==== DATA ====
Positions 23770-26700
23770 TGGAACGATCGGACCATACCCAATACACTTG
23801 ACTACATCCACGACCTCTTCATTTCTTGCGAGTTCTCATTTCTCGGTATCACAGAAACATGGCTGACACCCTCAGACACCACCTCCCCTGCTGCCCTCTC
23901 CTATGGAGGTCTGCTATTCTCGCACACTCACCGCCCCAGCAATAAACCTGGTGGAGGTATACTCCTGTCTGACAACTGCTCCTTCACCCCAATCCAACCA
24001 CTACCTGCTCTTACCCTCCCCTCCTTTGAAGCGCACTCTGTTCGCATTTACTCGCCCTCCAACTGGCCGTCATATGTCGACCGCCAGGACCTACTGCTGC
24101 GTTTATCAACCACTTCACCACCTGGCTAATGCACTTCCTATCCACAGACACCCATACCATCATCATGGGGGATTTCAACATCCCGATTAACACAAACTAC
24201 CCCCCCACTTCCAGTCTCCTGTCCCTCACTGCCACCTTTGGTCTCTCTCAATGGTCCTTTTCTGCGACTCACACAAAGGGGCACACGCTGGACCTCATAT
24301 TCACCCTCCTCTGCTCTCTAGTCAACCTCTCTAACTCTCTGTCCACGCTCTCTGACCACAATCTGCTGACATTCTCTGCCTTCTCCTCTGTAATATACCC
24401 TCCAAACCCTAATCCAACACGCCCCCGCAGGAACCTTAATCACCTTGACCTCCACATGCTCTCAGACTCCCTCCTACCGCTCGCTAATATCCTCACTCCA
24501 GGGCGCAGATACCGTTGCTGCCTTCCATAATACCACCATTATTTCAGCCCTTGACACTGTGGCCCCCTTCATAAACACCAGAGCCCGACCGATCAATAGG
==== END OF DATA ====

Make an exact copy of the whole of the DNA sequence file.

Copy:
Positions 23770-26700
23770 TGGAACGATCGGACCATACCCAATACACTTG
23801 ACTACATCCACGACCTCTTCATTTCTTGCGAGTTCTCATTTCTCGGTATCACAGAAACATGGCTGACACCCTCAGACACCACCTCCCCTGCTGCCCTCTC
23901 CTATGGAGGTCTGCTATTCTCGCACACTCACCGCCCCAGCAATAAACCTGGTGGAGGTATACTCCTGTCTGACAACTGCTCCTTCACCCCAATCCAACCA
24001 CTACCTGCTCTTACCCTCCCCTCCTTTGAAGCGCACTCTGTTCGCATTTACTCGCCCTCCAACTGGCCGTCATATGTCGACCGCCAGGACCTACTGCTGC
24101 GTTTATCAACCACTTCACCACCTGGCTAATGCACTTCCTATCCACAGACACCCATACCATCATCATGGGGGATTTCAACATCCCGATTAACACAAACTAC
24201 CCCCCCACTTCCAGTCTCCTGTCCCTCACTGCCACCTTTGGTCTCTCTCAATGGTCCTTTTCTGCGACTCACACAAAGGGGCACACGCTGGACCTCATAT
24301 TCACCCTCCTCTGCTCTCTAGTCAACCTCTCTAACTCTCTGTCCACGCTCTCTGACCACAATCTGCTGACATTCTCTGCCTTCTCCTCTGTAATATACCC
24401 TCCAAACCCTAATCCAACACGCCCCCGCAGGAACCTTAATCACCTTGACCTCCACATGCTCTCAGACTCCCTCCTACCGCTCGCTAATATCCTCACTCCA
24501 GGGCGCAGATACCGTTGCTGCCTTCCATAATACCACCATTATTTCAGCCCTTGACACTGTGGCCCCCTTCATAAACACCAGAGCCCGACCGATCAATAGG